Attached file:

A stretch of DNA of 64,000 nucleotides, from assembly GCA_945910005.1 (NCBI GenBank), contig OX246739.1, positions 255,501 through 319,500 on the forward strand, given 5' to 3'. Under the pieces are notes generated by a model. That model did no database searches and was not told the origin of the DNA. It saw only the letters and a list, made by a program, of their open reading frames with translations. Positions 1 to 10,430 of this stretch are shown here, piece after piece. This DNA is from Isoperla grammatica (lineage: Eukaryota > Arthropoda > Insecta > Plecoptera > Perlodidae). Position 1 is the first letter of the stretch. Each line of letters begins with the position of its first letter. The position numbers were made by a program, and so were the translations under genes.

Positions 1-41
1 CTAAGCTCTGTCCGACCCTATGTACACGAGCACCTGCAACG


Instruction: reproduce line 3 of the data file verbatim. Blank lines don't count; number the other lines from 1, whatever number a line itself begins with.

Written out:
1 CTAAGCTCTGTCCGACCCTATGTACACGAGCACCTGCAACG